My Daughter’s Hat
by MM Wittle

I stole my daughter’s hat while we were drinking hot chocolate at Max Brenner’s.

It was a big, floppy hat in black felt she purchased from Target two nights before. She said she needed the hat because it made her feel more glamorous and cheeky. I suspected she needed the hat to be a barrier between her and the wedding guests she wasn’t interested in making small talk with.

But then, while we were together, she wore the hat. We walked around Center City, Philadelphia and sat in Washington Square Park discussing her recent break-up and my tiptoeing back into the dating pool. We talked about books and shared memories from years ago and I realized our ages are different, but our paths are running the same course. Sadly, my history was not skipping her generation.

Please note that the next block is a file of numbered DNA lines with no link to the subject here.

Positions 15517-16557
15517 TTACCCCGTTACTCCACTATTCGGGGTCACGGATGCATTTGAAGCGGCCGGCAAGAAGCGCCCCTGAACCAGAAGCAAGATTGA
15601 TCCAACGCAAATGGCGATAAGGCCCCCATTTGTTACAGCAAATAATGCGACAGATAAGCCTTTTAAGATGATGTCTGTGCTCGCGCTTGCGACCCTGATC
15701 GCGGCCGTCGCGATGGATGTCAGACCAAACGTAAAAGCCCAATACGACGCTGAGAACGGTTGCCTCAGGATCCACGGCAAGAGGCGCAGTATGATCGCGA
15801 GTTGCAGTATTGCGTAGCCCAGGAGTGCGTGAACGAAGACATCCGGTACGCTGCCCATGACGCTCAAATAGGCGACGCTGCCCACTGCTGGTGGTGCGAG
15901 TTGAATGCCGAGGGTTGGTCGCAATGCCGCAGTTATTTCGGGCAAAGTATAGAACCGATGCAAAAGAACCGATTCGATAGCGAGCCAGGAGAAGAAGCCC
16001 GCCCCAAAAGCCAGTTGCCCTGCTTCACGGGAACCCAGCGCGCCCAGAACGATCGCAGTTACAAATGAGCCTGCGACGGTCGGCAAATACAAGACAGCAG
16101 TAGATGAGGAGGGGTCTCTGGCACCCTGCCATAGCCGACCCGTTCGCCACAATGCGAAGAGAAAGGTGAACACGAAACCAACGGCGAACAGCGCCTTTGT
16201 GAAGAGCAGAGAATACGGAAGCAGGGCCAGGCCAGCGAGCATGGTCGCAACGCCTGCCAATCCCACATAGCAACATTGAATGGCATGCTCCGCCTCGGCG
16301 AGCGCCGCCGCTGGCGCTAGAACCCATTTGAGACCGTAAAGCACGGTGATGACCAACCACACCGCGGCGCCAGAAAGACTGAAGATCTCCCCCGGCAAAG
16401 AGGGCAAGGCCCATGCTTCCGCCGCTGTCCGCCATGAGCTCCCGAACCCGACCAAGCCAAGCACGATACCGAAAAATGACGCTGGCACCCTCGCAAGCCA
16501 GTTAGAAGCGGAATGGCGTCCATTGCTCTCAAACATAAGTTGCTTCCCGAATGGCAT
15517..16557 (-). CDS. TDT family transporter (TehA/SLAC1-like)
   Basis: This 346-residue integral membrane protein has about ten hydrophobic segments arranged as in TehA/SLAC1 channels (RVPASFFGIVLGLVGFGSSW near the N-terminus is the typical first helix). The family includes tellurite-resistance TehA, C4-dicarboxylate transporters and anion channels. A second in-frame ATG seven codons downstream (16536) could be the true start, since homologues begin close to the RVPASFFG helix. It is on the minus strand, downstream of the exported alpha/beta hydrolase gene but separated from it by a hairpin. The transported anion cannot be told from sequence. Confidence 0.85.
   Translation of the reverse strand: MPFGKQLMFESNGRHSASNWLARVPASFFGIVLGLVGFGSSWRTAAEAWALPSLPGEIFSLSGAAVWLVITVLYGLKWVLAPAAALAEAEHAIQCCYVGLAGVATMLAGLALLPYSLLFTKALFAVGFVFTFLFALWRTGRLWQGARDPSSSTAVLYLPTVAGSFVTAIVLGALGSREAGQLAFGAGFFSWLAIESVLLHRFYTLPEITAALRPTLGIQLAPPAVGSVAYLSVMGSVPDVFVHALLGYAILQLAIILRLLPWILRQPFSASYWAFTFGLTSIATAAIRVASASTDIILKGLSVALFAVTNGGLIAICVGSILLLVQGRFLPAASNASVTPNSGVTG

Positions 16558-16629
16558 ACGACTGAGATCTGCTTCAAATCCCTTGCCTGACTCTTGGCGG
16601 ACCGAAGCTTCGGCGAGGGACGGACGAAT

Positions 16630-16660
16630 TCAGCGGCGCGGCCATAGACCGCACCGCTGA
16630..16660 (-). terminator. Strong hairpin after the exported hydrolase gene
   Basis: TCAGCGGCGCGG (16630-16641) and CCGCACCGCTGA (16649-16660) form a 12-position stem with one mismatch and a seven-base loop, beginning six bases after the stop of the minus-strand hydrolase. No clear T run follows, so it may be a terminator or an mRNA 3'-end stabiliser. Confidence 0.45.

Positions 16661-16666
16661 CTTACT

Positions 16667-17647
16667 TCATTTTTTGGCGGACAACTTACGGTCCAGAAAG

After our dinner, I took my moment and I stole her hat. I was hoping osmosis would deliver me some of her protection or her sass because I knew this new chapter of my life was unwritten for both of us.

All I got was a picture of me in my daughter’s hat.

AUTHOR’S PHOTO CAPTION: Me in my daughter’s hat (Philadelphia, Pennsylvania, Summer 2016).

ABOUT THE AUTHOR: MM Wittle is a literary coach for writing and a writing professor. her fiction has appeared in Transient, The Four Quarters, The Fox Chase Review, and others, and her poetry has appeared in The Bond Street Review and Philadelphia Poets and the Decades Review’s IX issue. Her creative nonfiction piece, Presently in the Past, is in Volume 20 of Thin Air Literary Magazine. Her creative nonfiction book Three Decades and I’m Gone (Creeping Lotus Press, 2014) details her struggle with learning to live with the death of both her parents.